The Story: Interestingly, the author, Pete Townsend, admits that he was unsure exactly what the story was until the movie was made of the "opera!" The basic story is of "Tommy," who was born while his father, "Captain Walker," is away at sea. Captain Walker returns home after several years absence and discovers Tommy's mother with her new lover. Tommy's mother and her lover kill Tommy's father in front of the young Tommy. Although left vague, Tommy may have been beaten to keep him quiet. At a minimum, he was forcefully admonished not to let anyone know about the killing. The mother and lover sing "You never heard it! You never saw it! You'll never tell a soul what you know is the truth!" At the same time, Tommy sings at a nearly inaudible level, "I heard it, I saw it ..." but complies by adding, "I'll never tell a soul what I know is the truth." The psychological trauma from the incident caused Tommy to comply by becomming deaf, dumb and blind so he could never reveal what he knew, or anything else, leaving him alone with his thoughts and feelings. The only contact he is able to have with the world is with a pinball machine.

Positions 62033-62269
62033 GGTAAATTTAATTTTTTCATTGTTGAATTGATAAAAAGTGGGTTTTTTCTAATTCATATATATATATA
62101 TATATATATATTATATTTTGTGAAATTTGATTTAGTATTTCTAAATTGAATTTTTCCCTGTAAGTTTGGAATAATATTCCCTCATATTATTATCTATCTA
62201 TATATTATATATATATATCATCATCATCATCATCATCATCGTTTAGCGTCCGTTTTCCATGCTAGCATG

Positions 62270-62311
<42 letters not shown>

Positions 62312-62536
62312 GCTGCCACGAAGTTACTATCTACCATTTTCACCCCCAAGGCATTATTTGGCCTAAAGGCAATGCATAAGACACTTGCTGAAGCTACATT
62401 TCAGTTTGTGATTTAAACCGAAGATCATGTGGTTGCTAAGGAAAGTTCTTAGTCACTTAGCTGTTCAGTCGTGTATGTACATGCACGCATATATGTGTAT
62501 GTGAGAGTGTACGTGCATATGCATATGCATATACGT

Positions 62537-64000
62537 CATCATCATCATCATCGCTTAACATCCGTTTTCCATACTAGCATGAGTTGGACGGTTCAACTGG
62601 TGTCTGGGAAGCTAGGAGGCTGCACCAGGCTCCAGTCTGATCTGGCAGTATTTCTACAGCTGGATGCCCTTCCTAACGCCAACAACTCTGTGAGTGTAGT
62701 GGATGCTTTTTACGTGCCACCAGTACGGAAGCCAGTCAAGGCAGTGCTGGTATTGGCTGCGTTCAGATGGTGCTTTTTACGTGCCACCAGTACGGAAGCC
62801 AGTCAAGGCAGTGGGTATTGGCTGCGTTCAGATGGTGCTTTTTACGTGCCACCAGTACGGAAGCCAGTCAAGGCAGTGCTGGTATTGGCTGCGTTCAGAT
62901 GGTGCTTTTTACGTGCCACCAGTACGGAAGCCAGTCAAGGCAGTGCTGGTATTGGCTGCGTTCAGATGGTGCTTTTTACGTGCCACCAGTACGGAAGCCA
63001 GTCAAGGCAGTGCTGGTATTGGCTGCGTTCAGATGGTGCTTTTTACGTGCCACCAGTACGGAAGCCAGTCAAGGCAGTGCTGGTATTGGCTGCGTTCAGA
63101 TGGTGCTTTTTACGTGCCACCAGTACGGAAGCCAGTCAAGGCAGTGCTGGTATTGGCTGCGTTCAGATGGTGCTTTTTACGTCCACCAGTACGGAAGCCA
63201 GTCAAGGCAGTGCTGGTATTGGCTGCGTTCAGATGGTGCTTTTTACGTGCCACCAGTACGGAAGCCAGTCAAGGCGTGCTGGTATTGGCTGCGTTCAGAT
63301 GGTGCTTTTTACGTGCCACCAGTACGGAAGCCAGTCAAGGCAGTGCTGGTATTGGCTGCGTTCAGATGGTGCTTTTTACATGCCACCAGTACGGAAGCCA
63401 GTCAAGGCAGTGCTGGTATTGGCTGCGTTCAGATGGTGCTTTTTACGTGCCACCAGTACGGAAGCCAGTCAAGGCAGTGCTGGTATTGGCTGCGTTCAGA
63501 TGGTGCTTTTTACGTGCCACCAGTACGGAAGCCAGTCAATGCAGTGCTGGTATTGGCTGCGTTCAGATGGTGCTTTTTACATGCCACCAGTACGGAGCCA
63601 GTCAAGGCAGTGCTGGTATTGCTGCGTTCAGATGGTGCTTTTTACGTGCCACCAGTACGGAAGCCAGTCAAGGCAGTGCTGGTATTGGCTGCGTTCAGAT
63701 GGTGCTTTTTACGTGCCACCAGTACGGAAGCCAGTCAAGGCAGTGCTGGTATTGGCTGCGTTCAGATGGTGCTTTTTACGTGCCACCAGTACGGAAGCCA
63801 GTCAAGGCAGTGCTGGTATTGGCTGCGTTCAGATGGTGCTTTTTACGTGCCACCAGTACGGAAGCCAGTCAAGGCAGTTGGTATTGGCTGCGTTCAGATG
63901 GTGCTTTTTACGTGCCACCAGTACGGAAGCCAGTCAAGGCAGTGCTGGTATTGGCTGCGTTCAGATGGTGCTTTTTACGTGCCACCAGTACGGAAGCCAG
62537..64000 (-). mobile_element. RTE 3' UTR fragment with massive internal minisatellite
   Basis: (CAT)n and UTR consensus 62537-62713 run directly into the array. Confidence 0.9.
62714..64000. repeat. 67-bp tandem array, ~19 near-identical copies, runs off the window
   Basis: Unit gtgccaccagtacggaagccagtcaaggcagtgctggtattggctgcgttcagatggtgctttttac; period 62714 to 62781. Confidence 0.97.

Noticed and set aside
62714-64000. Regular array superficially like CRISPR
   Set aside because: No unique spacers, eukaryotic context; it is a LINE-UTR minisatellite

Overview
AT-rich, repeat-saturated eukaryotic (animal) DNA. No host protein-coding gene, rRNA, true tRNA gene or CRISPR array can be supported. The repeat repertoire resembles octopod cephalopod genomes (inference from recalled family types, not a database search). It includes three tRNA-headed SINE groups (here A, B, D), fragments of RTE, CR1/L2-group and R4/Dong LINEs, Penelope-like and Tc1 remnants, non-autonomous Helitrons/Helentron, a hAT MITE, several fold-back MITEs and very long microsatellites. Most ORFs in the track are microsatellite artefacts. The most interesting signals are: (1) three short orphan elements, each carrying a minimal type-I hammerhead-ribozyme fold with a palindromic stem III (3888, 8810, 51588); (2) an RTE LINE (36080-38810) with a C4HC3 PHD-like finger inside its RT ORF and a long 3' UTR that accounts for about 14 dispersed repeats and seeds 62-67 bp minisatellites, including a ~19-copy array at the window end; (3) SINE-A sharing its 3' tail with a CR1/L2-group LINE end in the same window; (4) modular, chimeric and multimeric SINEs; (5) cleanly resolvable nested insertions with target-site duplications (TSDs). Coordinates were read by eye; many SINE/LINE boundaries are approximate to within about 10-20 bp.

Thereafter, Tommy is put through physical, sexual and psychological abuse by his family. (His uncle rapes him, his cousin tortures him, and his family take him to the Acid Queen in a failed attempt to break Tommy out of his sightless and soundless state.) Because he is cut off from sight, sound and communication, he is able to have some sort of spiritual contact with the universe which others are unable to experience. -- "Strange as it seems, his musical dreams ain't quite so bad." "Simpleness will surely take the mind where minds can't usually go."
But, despite his lack of sight and hearing, he becomes a pinball wizzard and a celebrity. When his senses are returned, he is hailed as a messiah. But, as with all messiahs, the masses eventually rejected him because his path to spiritual enlightenment is too difficult to follow. In the end, he was as alone as he had been without his sight, hearing and speech.